On display at the Queen Victoria Art Gallery, Royal Park 9 June - 31 January 2019
Material Memories brought together six interdisciplinary practitioners who are interested in creating work which sits at the interstices between art/craft/and design:
Susan Buchanan contemporary artist/jeweler, Janine Combes contemporary artist/jeweler; Penelope Davis contemporary artist working with photography and sculptural installation; Eli Giannini contemporary artist/jeweler; Robyn Pelan contemporary artist working with ceramics and Sarah Stubbs artist/contemporary jeweller.
Each practitioner has sought to open a discussion and explore methods of materiality, through the mapping of existing objects/species located at Queen Victoria Museum and Art Gallery in order to reveal and trace the story of place and visual memory.
QVMAG, beyond the public galleries walls, houses an amazing collection of artefacts, such as rare indigenous butterflies and beetles, whale tusks and bones, snake skins, birds of all descriptions and sizes, small delicate marsupials all beautifully presented methodically catalogued and stored in carefully designed shelves, boxes and storage systems.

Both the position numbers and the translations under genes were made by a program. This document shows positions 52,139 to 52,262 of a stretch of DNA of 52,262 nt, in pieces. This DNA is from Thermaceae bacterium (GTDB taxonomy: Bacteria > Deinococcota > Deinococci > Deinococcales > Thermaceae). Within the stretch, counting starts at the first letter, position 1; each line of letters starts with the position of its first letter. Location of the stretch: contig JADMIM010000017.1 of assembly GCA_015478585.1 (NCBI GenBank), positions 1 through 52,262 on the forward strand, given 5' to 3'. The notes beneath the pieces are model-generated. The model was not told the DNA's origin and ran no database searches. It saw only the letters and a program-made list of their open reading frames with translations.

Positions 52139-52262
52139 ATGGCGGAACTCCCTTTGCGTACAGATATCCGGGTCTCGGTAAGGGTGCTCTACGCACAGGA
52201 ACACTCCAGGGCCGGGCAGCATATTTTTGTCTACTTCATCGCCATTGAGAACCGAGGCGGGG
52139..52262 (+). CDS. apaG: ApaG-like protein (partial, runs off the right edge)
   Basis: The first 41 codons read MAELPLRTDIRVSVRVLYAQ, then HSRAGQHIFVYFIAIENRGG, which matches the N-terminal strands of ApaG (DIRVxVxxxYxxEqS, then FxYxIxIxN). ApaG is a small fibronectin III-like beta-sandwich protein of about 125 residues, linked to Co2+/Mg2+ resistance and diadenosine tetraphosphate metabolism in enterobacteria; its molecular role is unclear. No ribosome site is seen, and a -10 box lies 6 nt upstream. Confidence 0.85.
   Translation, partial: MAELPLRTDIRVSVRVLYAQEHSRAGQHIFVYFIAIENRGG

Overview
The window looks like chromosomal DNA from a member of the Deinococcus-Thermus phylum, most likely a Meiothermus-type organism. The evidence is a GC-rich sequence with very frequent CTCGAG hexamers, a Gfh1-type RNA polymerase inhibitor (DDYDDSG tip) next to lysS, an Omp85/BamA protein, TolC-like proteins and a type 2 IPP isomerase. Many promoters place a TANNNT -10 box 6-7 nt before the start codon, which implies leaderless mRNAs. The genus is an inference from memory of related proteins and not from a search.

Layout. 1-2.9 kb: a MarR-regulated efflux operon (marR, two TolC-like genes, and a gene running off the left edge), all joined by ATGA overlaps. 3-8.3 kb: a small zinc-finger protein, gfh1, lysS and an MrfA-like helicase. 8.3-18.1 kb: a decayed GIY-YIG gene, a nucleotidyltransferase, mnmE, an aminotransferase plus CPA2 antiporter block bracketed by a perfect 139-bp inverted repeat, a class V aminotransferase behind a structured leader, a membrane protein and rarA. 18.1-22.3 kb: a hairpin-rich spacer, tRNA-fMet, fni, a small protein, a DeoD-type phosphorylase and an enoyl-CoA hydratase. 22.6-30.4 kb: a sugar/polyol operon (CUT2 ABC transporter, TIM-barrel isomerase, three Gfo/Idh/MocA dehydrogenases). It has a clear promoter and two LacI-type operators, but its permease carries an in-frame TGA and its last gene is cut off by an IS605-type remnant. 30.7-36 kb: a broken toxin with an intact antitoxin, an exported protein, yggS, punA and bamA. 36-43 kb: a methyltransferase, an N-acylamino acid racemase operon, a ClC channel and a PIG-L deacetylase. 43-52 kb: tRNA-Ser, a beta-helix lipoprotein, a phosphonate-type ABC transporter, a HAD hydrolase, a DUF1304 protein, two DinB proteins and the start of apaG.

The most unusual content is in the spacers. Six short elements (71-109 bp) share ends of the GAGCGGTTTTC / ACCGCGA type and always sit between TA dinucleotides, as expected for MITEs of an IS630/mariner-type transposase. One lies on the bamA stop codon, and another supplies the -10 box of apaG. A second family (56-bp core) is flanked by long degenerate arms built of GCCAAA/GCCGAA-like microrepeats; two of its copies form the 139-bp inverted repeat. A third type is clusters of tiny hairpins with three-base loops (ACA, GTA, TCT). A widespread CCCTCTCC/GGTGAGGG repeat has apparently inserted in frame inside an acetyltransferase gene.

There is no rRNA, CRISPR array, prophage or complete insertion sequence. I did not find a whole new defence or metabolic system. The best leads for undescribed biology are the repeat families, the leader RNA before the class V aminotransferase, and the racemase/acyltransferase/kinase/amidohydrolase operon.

In corridors and a warren of rooms is a rich repository of exquisite colonial botanical drawings, specimens and pressings, a family of Tasmanian tigers, shelve upon shelves of shells, crustaceans, corals, mammals, fish, reptiles, insects, and flora of all sizes, colors and genesis.
To be in the presence of all of this is humbling, overwhelming and awe inspiring. We were fortunate to lay witness, to smell to graze to visually feast on such a vast, diverse and considered collection.
Here in the caverns of QVMAG we become acutely aware that we were in the presence of species that have disappeared both metamorphically and physically from our collective imaginations. We were confronted with the past, loss, and longing.
What started as an attempt to understand an object, a form, a species has morphed into trying to make sense to bring into relief a rich and resplendent collection one that is laden with science, history, poetry, narrative, and prose. A collection that speaks of and to a building, its dedicated staff, Launceston and Tasmania. Material Memories is a collective response to confront a collection and to make meaning through the act of making.
The project was made possible by the Australian Government’s regional arts program, the Regional Arts Fund, which gives all Australians where ever they live, better access to opportunities to practice and experience in the arts.